One third to one half of Americans are introverts in a culture that celebrates--even enforces--an ideal of extroversion and a cult of personality. Read more...
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One third to one half of Americans are introverts in a culture that celebrates--even enforces--an ideal of extroversion and a cult of personality. Political leaders are charismatic, celebrities bask in the spotlight, and authority figures are assertive. It is no surprise that a "quiet revolution" has begun to emerge among the "invisible" half of the population, asserting that they are just as powerful in their own unique ways.
The Irresistible Introvert embodies the spirit of this revival and breaks down the myth that charisma is reserved for extroverts only. This mini manifesto shows introverts how to master the art of quiet magnetism in a noisy world--no gregariousness required Within these pages, you'll discover how to shed the mask of extroversion and reveal a more compelling (and authentic) you. You'll also learn how to:
- Master the inner game of intrigue
- Manage your energy for optimal engagement
- Create an emotional ecosystem for charisma
- Establish introverted intimacy
- Cultivate communication skills for quiet types
As a "professional" charismatic introvert, author Michaela Chung demonstrates that you no longer have to forcefully push yourself outward into the world against your nature, but can rather magnetize people inward toward the true you. In the process, you'll learn to embrace your "innie life" and discover potential you never knew you had.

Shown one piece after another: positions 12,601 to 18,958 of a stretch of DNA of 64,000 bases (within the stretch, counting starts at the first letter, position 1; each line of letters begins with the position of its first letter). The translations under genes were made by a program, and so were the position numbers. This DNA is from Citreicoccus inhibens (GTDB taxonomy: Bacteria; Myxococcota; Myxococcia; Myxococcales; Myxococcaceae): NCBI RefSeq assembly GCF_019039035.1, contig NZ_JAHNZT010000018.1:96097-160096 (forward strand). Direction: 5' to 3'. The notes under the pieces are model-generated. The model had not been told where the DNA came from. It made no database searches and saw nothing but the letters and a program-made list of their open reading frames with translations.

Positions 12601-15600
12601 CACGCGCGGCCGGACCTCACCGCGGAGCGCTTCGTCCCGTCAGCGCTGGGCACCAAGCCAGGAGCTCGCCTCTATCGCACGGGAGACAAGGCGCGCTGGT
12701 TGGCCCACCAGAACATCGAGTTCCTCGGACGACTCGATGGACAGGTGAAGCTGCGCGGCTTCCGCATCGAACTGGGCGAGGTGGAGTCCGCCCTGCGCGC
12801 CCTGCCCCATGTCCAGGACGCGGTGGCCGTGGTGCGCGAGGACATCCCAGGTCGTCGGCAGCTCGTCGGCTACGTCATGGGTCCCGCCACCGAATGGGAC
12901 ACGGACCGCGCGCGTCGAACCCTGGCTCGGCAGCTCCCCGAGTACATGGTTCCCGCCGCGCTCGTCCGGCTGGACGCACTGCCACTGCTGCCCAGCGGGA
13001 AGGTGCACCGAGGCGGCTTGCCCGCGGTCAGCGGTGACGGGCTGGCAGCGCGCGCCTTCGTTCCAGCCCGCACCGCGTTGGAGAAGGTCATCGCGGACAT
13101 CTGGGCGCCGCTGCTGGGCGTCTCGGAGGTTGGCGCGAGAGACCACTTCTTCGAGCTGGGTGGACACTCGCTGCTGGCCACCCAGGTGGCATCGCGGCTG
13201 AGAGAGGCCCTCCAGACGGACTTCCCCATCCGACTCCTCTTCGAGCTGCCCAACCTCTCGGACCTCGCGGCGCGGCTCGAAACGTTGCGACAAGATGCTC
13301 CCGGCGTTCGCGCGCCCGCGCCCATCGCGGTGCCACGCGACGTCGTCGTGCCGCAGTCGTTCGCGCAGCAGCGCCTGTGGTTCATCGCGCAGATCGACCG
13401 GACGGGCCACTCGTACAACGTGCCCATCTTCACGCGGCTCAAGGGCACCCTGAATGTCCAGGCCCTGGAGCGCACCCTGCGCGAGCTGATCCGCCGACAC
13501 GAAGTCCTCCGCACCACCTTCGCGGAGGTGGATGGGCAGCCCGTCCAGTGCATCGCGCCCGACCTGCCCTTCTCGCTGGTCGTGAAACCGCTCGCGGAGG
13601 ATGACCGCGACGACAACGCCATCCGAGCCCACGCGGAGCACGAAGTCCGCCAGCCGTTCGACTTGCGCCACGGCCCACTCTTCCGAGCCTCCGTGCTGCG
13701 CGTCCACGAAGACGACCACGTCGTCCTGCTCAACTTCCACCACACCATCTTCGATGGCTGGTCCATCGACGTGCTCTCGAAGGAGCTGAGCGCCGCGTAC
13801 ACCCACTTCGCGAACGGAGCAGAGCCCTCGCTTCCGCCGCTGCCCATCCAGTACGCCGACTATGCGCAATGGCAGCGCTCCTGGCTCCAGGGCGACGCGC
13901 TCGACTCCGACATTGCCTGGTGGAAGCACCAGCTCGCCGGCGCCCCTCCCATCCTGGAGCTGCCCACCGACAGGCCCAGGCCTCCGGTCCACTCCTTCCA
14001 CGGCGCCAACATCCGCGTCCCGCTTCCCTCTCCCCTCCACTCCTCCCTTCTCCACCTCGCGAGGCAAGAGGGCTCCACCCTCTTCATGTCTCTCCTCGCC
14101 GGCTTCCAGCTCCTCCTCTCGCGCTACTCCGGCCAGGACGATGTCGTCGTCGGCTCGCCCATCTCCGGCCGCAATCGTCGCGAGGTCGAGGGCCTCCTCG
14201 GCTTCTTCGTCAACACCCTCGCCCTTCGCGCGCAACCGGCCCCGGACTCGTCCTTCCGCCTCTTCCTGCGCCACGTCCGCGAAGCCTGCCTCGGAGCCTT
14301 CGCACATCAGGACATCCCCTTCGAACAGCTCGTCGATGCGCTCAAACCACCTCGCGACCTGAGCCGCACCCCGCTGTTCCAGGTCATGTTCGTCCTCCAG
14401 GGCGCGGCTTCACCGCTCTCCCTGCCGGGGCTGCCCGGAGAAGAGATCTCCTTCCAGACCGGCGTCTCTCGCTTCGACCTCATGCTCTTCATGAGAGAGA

Publishers Weekly® Reviews
- Reviewed in: Publishers Weekly, page .
- Review Date: 2016-05-09
- Reviewer: Staff
Life coach Chung educates her fellow introverts on how to effectively use their innate strengths while making slight behavioral adjustments to achieve self-esteem and earn respect from others. On a mission to combat a perceived social “bias toward extroversion” where gregariousness is rewarded and the more withdrawn are unappreciated or ostracized, Chung celebrates the introvert’s natural magnetism, loyalty, intuition, and empathy. She covers coping skills for introverts to cultivate, such as creating time and space to retreat and recharge, and tips to “extend our social batteries” to get the most out of social activities without becoming overstimulated. For those struggling with emotional roadblocks, she suggests creative expression and clever mental tricks of personification. She also discusses some introversion-specific problems surrounding intimacy and how to overcome them. Exercises show readers how to “perform an energy audit,” identify their own goals and desires apart from societal norms, and project when speaking. With public interest in introversion currently on the upswing, this is a useful all-purpose guide, particularly for younger readers who have not had the life experience to develop these skills on their own. (July)